What’s it about?
Dear Zindagi is a coming of age hindi film featuring Alia Bhatt in the lead role, with Shahrukh Khan having an extended guest appearance.
Kaira, played by Alia Bhatt, is an upcoming cinematographer who is unable to make it to the big league despite her obvious talent. As she suffers setbacks in her life – both personal and professional – she seeks out the services of therapist Dr.Jehangir Khan a.k.a Jug to help her cope with her issues. How these therapy sessions help her tackle and overcome a wide gamut of issues forms the rest of the film.
Kaira’s outbursts and meltdowns have a very real ring to it and have been portrayed very well in the film. Her relationship with her friends, family and Jug has been depicted realistically for the most part.
The film itself has an easy, free flowing and simple narrative to it that makes it a charming watch. It successfully manages to capture the subtle humour present in the everyday proceedings of life. Also, it gets the detailing of a young independent professional’s personal and professional life just right. The hustle bustle of work, the pointless banter amongst friends, the lonely night time meals, all these small things have been captured very nicely. The characters talk in everyday lingo which adds to the slice of life movie experience.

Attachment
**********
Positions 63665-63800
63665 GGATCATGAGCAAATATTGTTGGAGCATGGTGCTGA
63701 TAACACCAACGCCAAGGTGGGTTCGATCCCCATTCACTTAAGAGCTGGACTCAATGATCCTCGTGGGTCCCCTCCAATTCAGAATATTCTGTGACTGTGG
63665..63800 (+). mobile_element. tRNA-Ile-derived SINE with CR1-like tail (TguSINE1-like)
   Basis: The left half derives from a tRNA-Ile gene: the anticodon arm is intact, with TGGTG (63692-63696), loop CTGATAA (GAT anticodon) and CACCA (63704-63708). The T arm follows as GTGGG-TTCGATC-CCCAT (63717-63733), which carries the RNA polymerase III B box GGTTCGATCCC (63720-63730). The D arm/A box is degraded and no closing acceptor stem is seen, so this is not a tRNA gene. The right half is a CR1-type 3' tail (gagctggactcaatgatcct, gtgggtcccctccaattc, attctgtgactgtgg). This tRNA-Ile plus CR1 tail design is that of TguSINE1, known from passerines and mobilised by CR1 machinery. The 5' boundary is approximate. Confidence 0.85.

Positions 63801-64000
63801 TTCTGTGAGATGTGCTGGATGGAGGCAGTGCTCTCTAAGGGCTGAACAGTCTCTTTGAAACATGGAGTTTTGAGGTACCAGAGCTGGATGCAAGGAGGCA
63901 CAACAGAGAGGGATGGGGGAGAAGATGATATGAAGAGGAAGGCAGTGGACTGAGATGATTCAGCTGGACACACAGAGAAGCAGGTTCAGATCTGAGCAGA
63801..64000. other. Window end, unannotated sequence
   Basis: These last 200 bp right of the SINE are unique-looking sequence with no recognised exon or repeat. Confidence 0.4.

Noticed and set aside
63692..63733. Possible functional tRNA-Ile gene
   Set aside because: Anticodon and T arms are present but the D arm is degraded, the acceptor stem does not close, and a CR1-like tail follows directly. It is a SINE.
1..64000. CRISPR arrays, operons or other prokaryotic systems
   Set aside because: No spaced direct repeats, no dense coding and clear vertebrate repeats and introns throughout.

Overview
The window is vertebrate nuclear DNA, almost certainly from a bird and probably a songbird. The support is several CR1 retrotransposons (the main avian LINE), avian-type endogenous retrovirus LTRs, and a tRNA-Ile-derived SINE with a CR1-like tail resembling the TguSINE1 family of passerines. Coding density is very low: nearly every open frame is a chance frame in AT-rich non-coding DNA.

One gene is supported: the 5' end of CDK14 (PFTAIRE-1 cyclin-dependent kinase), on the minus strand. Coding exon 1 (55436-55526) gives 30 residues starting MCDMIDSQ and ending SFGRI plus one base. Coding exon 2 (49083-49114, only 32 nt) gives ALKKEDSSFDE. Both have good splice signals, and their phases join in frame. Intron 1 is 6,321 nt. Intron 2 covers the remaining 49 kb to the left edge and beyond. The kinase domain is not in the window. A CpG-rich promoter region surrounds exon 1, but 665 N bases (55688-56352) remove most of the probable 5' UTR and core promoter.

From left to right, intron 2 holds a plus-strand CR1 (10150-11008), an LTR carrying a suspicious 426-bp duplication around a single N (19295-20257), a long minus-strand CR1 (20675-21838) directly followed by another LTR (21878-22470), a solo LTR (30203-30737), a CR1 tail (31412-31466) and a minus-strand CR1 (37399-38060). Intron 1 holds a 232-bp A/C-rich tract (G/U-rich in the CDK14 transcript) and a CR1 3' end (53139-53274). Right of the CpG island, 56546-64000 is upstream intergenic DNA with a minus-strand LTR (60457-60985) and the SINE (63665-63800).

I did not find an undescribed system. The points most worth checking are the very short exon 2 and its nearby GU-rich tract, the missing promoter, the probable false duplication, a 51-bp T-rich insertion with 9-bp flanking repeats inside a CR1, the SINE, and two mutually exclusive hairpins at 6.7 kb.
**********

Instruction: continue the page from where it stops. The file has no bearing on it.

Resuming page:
The film relies heavily on dialogue, which sometimes make the film drag a bit. Had the duration of the film been much smaller, this would not have been an issue. Also, the short film in the end, which is supposed to be her dream project, looks like an ametuer attempt for a supposedly talented cinematographer. None of the frames in that short film seems to stand out!
Alia Bhatt is a revelation in this role. She succeeds in creating a character that is tough, mercurial, restless, vulnerable, sometimes even unlikable, who ultimately has her heart in the right place. She is the heart and soul of this film and it is hard to imagine this film without her. Shahrukh Khan is good in this extended guest appearance. However, in some scenes he looks like he is trying too hard to act natural. During these moments, he looks out of place in comparison to Alia Bhatt’s subtlety. Rest of the cast do not have much to do and are uniformly good in their respective roles, some of which are caricatures to say the least.
A warm, clutter free film, this is good watch on a lazy sunday evening solely for Alia Bhatt’s performance.
3 / 5 stars